Finding a sustainable solution to the overflowing pit problem: The role of SRF in the beneficiation of VIP sludge (WEDC 2009 paper)

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Finding a sustainable solution to the overflowing pit problem: The role of SRF in the beneficiation of VIP sludge (WEDC 2009 paper)

Dry, on-site sanitation systems (mainly improved pit latrines) have been implemented widely across
Southern Africa. Until recently these systems were considered an appropriate lower cost option best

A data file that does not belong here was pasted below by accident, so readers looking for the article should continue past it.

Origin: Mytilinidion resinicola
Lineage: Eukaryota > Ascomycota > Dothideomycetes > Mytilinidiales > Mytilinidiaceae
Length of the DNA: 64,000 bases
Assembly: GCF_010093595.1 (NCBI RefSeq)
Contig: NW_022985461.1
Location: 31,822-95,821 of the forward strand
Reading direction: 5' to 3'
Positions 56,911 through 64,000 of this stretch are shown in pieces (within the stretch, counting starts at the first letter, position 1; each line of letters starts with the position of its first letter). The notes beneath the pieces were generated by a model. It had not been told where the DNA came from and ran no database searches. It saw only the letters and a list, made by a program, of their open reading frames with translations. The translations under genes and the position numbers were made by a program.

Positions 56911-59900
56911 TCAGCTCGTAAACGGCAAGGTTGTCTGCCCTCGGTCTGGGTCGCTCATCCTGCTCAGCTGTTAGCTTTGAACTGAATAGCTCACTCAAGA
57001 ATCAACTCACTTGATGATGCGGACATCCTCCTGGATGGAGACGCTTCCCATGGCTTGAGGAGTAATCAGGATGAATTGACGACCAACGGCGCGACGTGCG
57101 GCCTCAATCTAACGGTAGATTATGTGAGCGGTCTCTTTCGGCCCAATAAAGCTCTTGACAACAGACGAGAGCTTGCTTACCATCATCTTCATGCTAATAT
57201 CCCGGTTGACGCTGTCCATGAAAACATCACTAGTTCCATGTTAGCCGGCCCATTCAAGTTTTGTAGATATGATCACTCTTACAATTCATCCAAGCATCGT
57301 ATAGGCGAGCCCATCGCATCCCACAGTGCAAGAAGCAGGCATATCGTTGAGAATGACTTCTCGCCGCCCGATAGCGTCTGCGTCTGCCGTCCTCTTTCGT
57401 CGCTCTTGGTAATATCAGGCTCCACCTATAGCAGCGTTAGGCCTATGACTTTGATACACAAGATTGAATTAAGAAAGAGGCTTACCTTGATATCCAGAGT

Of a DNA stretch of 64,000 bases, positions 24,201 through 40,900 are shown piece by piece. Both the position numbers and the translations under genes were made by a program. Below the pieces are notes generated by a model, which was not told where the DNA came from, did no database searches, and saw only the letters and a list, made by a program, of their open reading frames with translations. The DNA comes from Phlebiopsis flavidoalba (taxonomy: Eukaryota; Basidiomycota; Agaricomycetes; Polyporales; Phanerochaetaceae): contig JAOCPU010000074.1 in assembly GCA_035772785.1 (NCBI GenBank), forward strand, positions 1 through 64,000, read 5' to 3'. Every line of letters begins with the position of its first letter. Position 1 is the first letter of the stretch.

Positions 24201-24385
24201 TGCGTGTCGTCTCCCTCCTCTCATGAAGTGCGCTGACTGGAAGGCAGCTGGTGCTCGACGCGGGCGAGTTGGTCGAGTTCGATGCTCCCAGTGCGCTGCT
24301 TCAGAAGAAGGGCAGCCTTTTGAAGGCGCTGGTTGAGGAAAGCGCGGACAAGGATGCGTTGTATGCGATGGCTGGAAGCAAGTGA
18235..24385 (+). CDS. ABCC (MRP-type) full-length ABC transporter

suited to a region of increasingly limited water resources. However, two important factors were not taken
into account: how should these on-site systems be managed on reaching the end of their design life (8 –
10 years) and what will be the impact of remedial measures on water resources. An innovative strategy to
utilise sludge removed from pit latrines as a nutrient source for short rotation forestry (SRF)
programmes is currently being tested in South Africa. An interdisciplinary study that seeks to identify and
overcome some of the technical, cultural and political factors that may limit the usefulness of this
approach is under way. This paper provides background to the study and describes progress made to
date.

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